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From Barnes & NobleThe Barnes & Noble Review
Revolving around a complicated and much-historied love triangle, Madison Smartt Bell's Straight Cut is a dark and deeply philosophical thriller about betrayal, forgiveness, redemption -- and Søren Kierkegaard.
Tracy Bateman is a freelance film editor whose life is in shambles. His wife, Lauren, has left him on their rural homestead with a dying dog, a half-empty bottle of booze, and a lifetime of regret. Wallowing in his sorrow as he quotes Kierkegaard, Bateman gets a call from an old -- and completely untrustworthy -- friend with a lucrative job offer. Kevin Carter, a charismatic producer and director who may or may not have had an affair with Lauren, offers Bateman an editing assignment in Rome on a documentary about drug rehabilitation. With no other options, Bateman accepts the job and travels to Italy, where he is, shockingly, visited by his estranged wife. Lauren, it seems, is delivering a locked suitcase to Brussels for Carter. Knowing Carter's highly unethical past, Bateman persuades his wife to let him complete the delivery -- only to be thrown into a scheme involving millions of dollars' worth of heroin, machine-gun wielding Bulgarian thugs, and Haitian voodoo!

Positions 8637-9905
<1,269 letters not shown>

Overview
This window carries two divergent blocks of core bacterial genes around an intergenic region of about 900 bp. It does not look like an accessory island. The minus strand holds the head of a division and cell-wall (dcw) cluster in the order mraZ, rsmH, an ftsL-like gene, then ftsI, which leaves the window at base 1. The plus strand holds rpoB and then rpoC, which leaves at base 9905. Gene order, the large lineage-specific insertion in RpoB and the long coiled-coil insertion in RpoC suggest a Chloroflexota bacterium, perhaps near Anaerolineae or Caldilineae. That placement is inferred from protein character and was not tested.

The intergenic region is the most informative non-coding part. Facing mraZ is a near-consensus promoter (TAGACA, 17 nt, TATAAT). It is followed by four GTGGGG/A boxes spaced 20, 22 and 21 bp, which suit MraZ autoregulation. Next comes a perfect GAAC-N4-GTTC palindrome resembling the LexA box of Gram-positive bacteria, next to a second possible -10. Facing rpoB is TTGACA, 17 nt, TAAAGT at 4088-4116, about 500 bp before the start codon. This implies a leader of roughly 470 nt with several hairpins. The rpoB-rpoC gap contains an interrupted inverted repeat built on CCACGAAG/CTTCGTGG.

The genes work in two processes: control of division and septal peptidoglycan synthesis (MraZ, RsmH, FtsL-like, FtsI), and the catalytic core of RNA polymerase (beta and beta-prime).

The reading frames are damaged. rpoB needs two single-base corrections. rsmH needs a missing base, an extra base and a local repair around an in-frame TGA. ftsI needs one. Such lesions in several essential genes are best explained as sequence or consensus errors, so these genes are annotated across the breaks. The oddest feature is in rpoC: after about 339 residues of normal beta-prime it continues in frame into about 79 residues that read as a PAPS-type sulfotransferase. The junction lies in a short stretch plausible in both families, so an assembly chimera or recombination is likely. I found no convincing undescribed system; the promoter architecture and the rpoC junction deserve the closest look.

Originally published in 1986, this profoundly introspective and cleverly unconventional thriller hasn't lost any of its existential punch. Bell describes Straight Cut as "philosophical Christianity under the aegis of Kierkegaard." Intelligent, entertaining, and enlightening, this unearthed literary gem deserves another chance to shine in the sun. Paul Goat Allen